The jurisdictions of FERC and the Commodity Futures Trading Commission (CFTC) clashed when the Federal Energy Regulatory Commission (FERC) decided to take its newfound authority under the Energy Policy Act of 2005 (EPAct) out for a "little jurisdictional test drive" in the case accusing failed hedge fund Amaranth Advisors LLC of manipulation of natural gas prices, said CFTC Commissioner Bart Chilton last week.

"They took their Act on the road too soon, I think, and it has resulted in a rendition of dueling government banjos. And that is very disappointing. It is the type of government that I have worked in for over 20 years and try to avoid," he said in a speech to the American Public Gas Association last Tuesday in Memphis, TN.

"In 2005 when EPACT was enacted, the [Commodity Exchange Act's, CEA] exclusive jurisdiction was well established, had been for 30 years, and if Congress had meant to overturn it or change it in some way by the terms of the EPAct, it would have explicitly done so. A plain reading of EPAct will show you Congress did not do this in 2005; rather, it gave FERC certain manipulation authority, but it did not in any way overturn the exclusive jurisdiction of the CEA," from which the CFTC derives its authority. "Therefore, the CEA's exclusive jurisdiction [in the futures market] remains in full force and effect," he said.

Chilton noted that FERC and the CFTC negotiated a memorandum of understanding (MOU) to spell out their respective authorities over energy markets. "In that MOU, it says that the CFTC has exclusive jurisdiction over risk management markets. But MOUs are only as good as those who [are] supposed to use them. The CFTC-FERC MOU didn't work so well."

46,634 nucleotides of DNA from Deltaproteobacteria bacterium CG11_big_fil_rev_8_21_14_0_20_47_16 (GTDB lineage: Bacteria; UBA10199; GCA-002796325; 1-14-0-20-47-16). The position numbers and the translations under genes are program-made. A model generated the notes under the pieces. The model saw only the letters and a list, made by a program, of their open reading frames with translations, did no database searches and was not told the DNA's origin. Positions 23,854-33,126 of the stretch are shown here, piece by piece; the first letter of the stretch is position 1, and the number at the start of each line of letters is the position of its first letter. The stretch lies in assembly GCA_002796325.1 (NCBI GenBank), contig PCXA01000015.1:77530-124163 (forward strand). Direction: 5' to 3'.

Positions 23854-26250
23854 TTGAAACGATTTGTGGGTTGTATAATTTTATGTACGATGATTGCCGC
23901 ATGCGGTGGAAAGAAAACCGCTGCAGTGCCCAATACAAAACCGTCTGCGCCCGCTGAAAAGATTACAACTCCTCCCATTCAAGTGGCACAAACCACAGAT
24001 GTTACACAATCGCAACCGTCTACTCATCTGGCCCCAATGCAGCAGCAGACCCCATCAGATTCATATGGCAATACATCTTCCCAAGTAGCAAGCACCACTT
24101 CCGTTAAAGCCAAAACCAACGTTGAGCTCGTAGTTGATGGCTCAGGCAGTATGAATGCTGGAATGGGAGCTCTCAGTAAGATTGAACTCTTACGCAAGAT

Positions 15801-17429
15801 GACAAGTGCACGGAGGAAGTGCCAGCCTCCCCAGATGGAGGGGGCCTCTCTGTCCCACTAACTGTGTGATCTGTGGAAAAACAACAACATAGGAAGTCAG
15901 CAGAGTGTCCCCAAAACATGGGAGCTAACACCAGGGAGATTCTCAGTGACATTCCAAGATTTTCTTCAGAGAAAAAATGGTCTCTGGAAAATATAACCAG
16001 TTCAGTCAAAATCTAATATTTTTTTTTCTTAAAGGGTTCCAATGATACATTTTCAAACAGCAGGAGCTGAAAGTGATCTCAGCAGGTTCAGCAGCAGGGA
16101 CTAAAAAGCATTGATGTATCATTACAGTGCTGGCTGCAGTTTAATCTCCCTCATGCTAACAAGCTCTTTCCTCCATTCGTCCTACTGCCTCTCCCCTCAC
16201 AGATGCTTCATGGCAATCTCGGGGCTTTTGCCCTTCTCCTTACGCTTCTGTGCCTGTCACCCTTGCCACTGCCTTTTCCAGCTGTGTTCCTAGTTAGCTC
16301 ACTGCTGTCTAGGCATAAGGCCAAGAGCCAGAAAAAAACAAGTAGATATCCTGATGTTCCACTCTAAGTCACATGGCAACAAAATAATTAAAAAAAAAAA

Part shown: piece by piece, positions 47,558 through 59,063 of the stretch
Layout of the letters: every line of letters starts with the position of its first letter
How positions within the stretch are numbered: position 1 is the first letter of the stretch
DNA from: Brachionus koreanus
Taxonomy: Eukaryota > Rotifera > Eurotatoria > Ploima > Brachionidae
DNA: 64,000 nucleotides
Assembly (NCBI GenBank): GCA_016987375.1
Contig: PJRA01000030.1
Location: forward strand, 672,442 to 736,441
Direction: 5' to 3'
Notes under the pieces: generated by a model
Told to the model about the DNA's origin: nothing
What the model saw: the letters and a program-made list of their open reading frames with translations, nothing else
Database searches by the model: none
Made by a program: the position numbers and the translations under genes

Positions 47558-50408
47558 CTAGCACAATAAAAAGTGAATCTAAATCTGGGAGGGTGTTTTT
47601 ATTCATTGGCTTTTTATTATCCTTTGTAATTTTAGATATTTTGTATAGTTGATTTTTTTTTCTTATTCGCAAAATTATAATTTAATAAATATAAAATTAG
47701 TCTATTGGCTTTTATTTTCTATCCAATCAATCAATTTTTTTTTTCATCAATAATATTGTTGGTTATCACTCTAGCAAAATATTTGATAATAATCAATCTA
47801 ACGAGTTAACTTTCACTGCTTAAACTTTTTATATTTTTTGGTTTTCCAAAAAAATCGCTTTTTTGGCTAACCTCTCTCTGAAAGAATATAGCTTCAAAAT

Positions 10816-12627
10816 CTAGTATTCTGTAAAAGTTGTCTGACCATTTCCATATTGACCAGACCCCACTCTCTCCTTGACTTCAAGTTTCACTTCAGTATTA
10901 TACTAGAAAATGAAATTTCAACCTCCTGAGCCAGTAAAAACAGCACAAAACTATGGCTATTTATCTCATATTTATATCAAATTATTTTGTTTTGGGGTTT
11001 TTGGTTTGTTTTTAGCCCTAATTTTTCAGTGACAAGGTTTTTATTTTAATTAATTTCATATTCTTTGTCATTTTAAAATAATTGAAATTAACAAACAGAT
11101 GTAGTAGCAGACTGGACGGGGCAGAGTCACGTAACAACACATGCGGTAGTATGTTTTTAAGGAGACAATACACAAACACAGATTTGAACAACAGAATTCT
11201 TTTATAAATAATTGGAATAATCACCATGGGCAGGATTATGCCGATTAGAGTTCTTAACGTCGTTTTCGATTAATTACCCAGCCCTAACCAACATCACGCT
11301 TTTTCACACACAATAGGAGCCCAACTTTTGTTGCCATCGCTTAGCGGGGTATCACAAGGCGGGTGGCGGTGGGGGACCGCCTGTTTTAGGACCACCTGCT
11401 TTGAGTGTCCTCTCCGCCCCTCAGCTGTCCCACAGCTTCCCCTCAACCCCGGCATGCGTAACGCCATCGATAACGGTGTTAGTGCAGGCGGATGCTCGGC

The CFTC's claim of exclusive jurisdiction in the futures market was put to the test in the enforcement case involving Amaranth Advisors. Amaranth argued that only the CFTC had authority over the company's actions in the gas futures market, and it sought to stay FERC's parallel enforcement action against it for alleged manipulation of the gas futures market. FERC countered that it has oversight authority when activities in the gas futures market negatively impact the prices in physical gas markets over which it has exclusive jurisdiction.

A federal court judge in New York earlier this month denied a plea by Amaranth Advisors to bar FERC from proceeding with its enforcement action against the company until a similar complaint brought by the CFTC was resolved, although he said he believed it would be "prudent" for FERC to defer to the CFTC case. The court left the critical issue of whether FERC has any jurisdiction in futures markets unsettled, saying it was an issue to be decided by an appeals court (see NGI, Nov. 5).

U.S. District Judge Denny Chin for the Southern District of New York rejected Amaranth Advisors' request for a preliminary injunction to block FERC from pursuing its case against Amaranth, several affiliates and two ex-traders for alleged attempted manipulation of natural gas markets. The agency is seeking penalties and disgorgement of unjust profits totaling $291 million. The CFTC's complaint, which was filed in the New York court in July, accused Amaranth of attempted manipulation of natural gas prices (see NGI, July 30).

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